When I first began outlining this book, I explained to one of my colleagues what I wanted to do. I told him that I would be exploring the ways we can examine the influence of both biology and culture on the art of persuasion. After running through most of my stock examples demonstrating biology and culture cooperating or competing to guide human action, telling him about some of the intriguing work being done in the fields of ethology and evolutionary cognitive psychology, and referring some of the more popular ‘big idea’ books on the interplay between genes and culture, my fellow student thought for a moments and then, with a look of concerned semirevulsion on his face, replied, “Wow. Biological reductionism. That’s gonna be a hard sell!”

Whether it is fundamental part of the human nature to divide issues in half and only allow for one of those halves to be valid, good , or moral, this seems to be one of the tricks our brains use to navigate the world of idea. We also use this method of bifurcating topics to bring other around to our ways of thinking. The rhetorical term for this is dialysis: the presentation of an either/or figure to lead an audience to a certain conclusion (and in the case of biology and culture, it is also a false dilemma)

Parrish is right. The either/or presentation of culture and biology leads us to believe that one must take precedent in guiding behavior. The same kind of criticism can be heaped on the technological/cultural determinist deabate. Instead, a more robust conceptual way to approach technology is provided by Ian Hutchby’s “Technologies, Texts and Affordances”:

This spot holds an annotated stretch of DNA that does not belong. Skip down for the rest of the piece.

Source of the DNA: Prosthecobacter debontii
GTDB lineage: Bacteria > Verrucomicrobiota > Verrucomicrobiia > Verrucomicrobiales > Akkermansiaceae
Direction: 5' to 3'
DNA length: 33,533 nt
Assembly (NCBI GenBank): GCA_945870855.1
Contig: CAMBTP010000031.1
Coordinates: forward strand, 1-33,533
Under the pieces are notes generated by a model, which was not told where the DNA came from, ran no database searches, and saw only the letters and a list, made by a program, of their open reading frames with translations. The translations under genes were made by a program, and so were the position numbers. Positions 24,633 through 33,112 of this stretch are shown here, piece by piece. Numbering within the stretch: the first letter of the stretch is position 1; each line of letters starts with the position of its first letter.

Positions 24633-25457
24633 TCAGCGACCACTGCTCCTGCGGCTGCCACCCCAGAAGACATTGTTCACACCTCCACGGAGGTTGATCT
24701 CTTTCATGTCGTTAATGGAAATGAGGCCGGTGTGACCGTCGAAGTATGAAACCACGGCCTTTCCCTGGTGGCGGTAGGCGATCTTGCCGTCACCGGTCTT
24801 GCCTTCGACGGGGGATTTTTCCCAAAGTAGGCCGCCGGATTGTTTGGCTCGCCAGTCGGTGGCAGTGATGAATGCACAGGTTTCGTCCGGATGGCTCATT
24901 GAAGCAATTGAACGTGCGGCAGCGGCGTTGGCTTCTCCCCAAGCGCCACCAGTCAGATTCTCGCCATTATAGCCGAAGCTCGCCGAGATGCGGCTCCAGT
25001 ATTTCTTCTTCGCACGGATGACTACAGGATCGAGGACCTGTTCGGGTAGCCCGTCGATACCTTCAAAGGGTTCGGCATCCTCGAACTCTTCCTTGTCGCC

This involves seeing technologies neither in terms of their “interpretive textual” properties nor of their essential technical properties, but in terms of their affordances. I will argue that affordances are functional and relations aspects which frame, while not determining, the possibilities for agentic action in relation to an object. (Page 444)

I have a number of work projects that will be finished in the coming weeks, so I hope to explore the topic of affordances soon.

Social Networks and the Proliferating Performances of Identity

Tom Chatfield’s essay on technology and language groks Walter Ong and under-appreciated Medium theory. He begins at the genesis of the written word and makes a huge arc to today’s moral themes. First the problem of information scarcity:

The vast bulk of that story is silence. Indeed, darkness and silence are the defining norms of human history. The earliest known writing probably emerged in southern Mesopotamia around 5,000 years ago but, for most of recorded history, reading and writing remained among the most elite human activities: the province of monarchs, priests and nobles who reserved for themselves the privilege of lasting words.

Yet the world is now one of information abundance and mediums of exchange:

This sheer quantity is in itself something new. All future histories of modern language will be written from a position of explicit and overwhelming information — a story not of darkness and silence but of data, and of the verbal outpourings of billions of lives. Where once words were written by the literate few on behalf of the many, now every phone and computer user is an author of some kind.

Leading to, among other things, new expressions of identity on the Internet:

All interactions, be they spoken or written, are to some degree performative: a negotiation of roles and references. Onscreen words are a special species of self-presentation — a form of storytelling in which the very idea of ‘us’ is a fiction crafted letter by letter. Such are our linguistic gifts that a few sentences can conjure the story of a life: a status update, an email, a few text messages. Almost without our noticing, we weave worlds from these snapshots, until an illusion of unbroken narrative emerges from a handful of paragraphs.

Chatfield is right. The biggest gulf between digital natives and digital immigrants lies in the negotiation of an authentic social performance. Just some food for thought, what again is wrong with the Auschwitz selfie? You should go read Chatfield’s essay.

Research Undermines Prevailing Theory that Technology is Isolating